Alzheimer’s Rates May be Much More Prevalent

Recently the journal Neurology found that the number of deaths as a result of Alzheimer’s disease in the United States may be much larger than what has been commonly reported. This is attributed to the fact that the debilitating disease has many side effects and complications that are often recorded as the main cause of death on death certificates. According to the study from the Rush University Medical Center in Chicago, Alzheimer’s disease could be responsible for over 500,000 deaths each year. If this is true, Alzheimer’s disease would come in at a close third for the leading cause of mortality in the United States. Heart disease and cancer are at the top of the list.Alzheimer's More Prevalent

Early diagnosis of Alzheimer’s is difficult as families often miss the indirect signs to help identify it. However, once a physical decline begins, its progression is quite rapid and this leads to the secondary causes of death. It is important to be on the lookout for possible signs of Alzheimer’s. The Alzheimer’s Association offers a wealth of resources regarding Alzheimer’s disease, including 10 Warning Signs of Alzheimer’s.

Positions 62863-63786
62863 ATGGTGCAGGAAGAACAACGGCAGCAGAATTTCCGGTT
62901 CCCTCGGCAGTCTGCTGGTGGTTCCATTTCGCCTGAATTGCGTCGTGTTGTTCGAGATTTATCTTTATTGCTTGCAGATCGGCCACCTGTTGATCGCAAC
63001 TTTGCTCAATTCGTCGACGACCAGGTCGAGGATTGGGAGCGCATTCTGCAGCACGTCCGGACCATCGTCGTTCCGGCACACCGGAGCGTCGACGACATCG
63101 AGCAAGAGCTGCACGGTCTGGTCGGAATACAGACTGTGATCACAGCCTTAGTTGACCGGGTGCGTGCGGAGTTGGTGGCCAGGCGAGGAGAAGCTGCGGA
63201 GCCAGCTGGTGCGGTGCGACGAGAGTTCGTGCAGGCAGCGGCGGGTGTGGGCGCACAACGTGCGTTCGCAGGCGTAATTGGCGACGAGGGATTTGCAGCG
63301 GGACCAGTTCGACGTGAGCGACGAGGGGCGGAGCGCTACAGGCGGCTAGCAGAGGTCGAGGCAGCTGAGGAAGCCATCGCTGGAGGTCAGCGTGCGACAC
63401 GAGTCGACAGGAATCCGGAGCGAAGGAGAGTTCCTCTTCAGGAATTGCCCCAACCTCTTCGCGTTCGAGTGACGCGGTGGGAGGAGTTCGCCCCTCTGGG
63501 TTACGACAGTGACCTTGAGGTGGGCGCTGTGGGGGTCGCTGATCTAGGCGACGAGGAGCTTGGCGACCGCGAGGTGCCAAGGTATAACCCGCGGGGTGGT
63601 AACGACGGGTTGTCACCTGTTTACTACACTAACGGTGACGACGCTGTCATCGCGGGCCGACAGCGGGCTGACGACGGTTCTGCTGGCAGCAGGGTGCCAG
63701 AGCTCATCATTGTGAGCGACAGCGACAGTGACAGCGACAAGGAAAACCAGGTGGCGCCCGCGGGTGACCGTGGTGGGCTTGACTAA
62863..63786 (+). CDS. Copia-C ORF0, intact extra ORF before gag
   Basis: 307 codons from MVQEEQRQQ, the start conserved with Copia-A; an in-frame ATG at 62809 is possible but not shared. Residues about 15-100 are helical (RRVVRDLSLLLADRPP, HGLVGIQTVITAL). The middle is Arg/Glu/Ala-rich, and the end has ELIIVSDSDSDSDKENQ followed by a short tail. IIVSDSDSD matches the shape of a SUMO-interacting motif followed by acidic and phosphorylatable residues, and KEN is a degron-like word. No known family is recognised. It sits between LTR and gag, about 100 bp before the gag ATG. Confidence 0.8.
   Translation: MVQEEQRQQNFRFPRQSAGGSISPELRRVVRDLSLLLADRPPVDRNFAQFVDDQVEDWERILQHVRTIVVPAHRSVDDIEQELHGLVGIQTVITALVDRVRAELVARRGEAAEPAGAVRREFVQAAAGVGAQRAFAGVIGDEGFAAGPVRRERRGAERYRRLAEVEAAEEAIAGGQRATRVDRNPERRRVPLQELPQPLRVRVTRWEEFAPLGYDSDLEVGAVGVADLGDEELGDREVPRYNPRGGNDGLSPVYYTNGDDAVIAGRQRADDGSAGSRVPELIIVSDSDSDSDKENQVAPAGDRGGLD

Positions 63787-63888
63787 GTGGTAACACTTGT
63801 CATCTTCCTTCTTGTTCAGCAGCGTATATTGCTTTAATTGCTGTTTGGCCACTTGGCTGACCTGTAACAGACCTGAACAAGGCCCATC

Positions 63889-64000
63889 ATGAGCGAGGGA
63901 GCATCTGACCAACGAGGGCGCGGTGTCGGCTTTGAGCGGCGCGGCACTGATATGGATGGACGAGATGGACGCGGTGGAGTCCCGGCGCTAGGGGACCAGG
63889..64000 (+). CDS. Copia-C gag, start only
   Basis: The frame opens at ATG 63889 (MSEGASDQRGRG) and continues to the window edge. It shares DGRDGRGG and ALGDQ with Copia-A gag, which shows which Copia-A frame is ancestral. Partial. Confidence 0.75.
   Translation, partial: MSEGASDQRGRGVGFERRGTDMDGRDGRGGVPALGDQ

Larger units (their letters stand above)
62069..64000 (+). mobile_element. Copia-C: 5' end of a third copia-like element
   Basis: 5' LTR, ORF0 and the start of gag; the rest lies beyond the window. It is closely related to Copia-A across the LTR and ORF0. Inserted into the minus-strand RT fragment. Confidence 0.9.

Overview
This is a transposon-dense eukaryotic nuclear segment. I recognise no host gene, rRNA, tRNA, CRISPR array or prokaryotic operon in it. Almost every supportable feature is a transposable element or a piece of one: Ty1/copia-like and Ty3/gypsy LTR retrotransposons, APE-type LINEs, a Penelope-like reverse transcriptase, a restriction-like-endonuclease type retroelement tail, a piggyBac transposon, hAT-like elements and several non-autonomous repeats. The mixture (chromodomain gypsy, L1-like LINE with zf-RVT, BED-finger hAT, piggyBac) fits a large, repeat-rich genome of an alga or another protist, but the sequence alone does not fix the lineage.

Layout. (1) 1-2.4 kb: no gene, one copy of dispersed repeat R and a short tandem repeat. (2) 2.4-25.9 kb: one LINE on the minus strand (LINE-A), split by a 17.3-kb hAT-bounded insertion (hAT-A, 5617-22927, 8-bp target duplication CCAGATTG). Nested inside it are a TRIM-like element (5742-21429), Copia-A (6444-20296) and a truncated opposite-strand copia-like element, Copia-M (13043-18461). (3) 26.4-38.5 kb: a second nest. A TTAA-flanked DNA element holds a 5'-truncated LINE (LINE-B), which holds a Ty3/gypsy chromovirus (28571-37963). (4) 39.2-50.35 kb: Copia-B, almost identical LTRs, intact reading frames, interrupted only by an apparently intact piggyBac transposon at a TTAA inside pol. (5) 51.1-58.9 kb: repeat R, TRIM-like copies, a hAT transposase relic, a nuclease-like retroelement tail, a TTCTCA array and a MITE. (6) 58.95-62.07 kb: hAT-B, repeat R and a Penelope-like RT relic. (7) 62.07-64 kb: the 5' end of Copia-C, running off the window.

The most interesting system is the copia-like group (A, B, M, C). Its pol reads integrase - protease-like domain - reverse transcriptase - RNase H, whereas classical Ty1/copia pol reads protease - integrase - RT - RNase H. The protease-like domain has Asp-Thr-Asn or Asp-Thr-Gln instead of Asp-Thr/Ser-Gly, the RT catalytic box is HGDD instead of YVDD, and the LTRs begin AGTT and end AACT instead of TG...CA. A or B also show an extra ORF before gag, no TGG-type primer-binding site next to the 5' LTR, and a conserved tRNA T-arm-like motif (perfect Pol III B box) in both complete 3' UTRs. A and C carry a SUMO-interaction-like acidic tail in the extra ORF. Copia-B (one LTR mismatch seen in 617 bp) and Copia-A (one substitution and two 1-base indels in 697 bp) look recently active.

The Alzheimer’s Association identifies these 10 signs as:

  1. Memory loss that disrupts daily life.
  2. Challenges in planning or solving problems.
  3. Difficulty in completing tasks at home, at work or at leisure.
  4. Confusion with time or place.
  5. Trouble understanding visual images and spatial relationships.
  6. New problems with words in speaking or writing.
  7. Misplacing things and losing the ability to retrace steps.
  8. Decreased or poor judgment.
  9. Withdrawal from work or social activities.
  10. Changes in mood or personality.

With the distinct possibility that Alzheimer’s is much more prevalent than previously known, families are left with many difficult decisions regarding the long term care of their loved ones. As lawyers in Atlanta specializing in elder abuse, medical malpractice, and nursing home neglect, Brownstein and Nguyen is here to help you understand things you should prepare for as your loved ones age and experience signs of Alzheimer’s disease.  Call or contact us today.